Sympathy for Wild Girls

Between the slurred lisp of her words, Daisy’s mother starts to whisper to her about dead girls. It starts off as a trickle of information, gossipy fascination over the feral, invited by a story on the news or something that her mother heard on the radio while driving. But before Daisy can stop it, her mother bombards her with the stories every time she sees her, as if the presence of Daisy incites death. Normally, Daisy can forget her mother’s words. They’re usually able to fall between her fingers and dry off in the light of day like water, but these words stick to her like sweet gum barbs, becoming more entangled in her hair and clothes as she struggles to pull them out.

There are girls whose bodies fit in the trunks of cars. There are girls whose limbs get cut up and stuffed in freezers. Girls whose bodies are eyed up by men even when they’re cold. Girls whose final words are branded onto their forehead like they’re the only words they’ve ever spoken, used to rationalize their death, used to give reason to a killer. But Daisy cannot find any reason in bloated limbs that float down rivers or in the men who seek girls’ bodies like flowers to yank from the ground, leaving behind crumbling dirt and mangled pale roots.

Her mother sees that she’s worried. “You’re pretty, so you’ll be more of a target.”

Daisy’s mother tells her ways to stay safe, but they all come off as futile superstitions. Put your keys between your sweaty fingers, look over your shoulder, speak softly, move quietly, don’t look men in the eye. Keep pepper spray in your backpack. Always tell friends where you’re going. Stay where people can see you. Don’t talk to strangers. Don’t talk to men you’ve met. Be kind. Be cautious.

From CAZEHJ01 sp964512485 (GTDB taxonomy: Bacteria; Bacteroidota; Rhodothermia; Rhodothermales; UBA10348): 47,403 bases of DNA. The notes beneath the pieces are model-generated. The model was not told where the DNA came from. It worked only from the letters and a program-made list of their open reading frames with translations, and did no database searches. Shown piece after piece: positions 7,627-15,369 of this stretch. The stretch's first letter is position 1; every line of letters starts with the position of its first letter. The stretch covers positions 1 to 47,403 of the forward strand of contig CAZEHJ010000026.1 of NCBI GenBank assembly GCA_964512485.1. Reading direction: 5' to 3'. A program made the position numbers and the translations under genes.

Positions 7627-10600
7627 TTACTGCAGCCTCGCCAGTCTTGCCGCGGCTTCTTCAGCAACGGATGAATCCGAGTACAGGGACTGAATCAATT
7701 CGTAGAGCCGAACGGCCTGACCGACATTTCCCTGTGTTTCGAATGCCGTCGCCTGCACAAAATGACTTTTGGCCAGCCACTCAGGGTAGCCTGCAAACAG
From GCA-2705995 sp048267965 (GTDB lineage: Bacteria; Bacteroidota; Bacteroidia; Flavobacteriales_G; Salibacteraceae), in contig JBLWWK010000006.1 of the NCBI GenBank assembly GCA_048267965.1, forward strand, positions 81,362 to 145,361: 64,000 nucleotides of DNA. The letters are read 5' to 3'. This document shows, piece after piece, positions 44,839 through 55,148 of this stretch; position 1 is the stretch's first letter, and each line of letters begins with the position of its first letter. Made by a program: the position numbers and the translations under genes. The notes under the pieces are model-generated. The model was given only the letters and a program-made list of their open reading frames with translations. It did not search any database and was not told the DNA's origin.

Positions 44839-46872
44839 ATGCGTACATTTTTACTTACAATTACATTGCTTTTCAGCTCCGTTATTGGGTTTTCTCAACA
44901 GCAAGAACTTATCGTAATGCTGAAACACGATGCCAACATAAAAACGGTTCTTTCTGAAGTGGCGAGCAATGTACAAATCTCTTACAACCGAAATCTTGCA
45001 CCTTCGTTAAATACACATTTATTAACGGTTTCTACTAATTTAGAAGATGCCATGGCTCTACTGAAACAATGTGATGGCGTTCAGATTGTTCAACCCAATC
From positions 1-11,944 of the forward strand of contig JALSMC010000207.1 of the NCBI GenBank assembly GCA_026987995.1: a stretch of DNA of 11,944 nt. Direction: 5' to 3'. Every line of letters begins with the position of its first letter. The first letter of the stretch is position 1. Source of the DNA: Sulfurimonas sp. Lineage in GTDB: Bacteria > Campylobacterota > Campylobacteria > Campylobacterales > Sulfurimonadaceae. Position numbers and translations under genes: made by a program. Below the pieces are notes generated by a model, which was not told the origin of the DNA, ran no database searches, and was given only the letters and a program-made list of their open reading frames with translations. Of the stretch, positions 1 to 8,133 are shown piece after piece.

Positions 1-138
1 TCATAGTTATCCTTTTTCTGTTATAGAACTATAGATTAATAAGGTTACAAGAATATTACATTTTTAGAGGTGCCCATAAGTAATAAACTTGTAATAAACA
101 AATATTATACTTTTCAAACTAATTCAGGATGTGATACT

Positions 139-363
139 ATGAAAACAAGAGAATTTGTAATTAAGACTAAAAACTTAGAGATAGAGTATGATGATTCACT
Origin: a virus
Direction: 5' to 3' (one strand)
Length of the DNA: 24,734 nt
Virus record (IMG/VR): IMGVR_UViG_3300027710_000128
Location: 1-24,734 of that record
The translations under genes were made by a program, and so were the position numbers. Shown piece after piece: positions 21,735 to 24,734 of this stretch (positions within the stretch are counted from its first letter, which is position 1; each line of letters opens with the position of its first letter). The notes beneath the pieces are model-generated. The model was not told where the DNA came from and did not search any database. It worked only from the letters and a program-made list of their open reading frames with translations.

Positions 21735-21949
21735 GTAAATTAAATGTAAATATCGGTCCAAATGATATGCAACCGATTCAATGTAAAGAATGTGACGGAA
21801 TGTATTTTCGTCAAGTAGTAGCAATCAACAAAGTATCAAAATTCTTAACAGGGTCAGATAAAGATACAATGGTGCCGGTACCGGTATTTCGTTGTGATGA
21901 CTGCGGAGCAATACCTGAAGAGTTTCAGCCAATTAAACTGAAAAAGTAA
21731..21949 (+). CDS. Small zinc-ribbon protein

“When things happen to black girls, they don’t end up on the news.”

The most important thing, her mother tells her, is to kick and scream. Don’t go anywhere silent and gentle; leave marks—bite marks, claw marks, anything that can be evidence later.

At night, Daisy stares at the ceiling and shudders at the feeling of the sheets against her chest. Even through her pajamas, the feeling of her skin touching itself—her tongue dry in her mouth, her arm across her belly, her thighs pressing together—it makes her stomach roil. She clambers out of bed, tripping against the sheets tangled around her feet, and breaks off into the bathroom.

On her knees, she thinks of every pair of eyes that could have ever possibly raked across her body. They appear to her in her dark bedroom and she has no choice but to look back at them. She sees what they see, a small thing ready to be plucked.

Don’t go anywhere silent and gentle; leave marks—bite marks, claw marks, anything that can be evidence later.

She is trapped in her own body with no escape, no safety, no place to hide—not even the cover of her mother or her own good intentions. Her body no longer feels like hers. She is fat bright bait pierced against a hook, bobbing in the water waiting for the inevitable. The sweat drips into the toilet bowl as she tries to heave out whatever it is inside her that turns men feral, makes them want to swallow her whole.

Then, in between her gasping, she hears the howling. The coyotes laugh loudly. Chattering and cackling grow until it feels as though they could be right behind her.

It fades away.

Daisy gets up and presses her sweaty forehead against her bedroom window, to see if she can spot them. The only thing she sees is the sidewalk through the trees, and her hot breath fogging up the glass.

*     *     *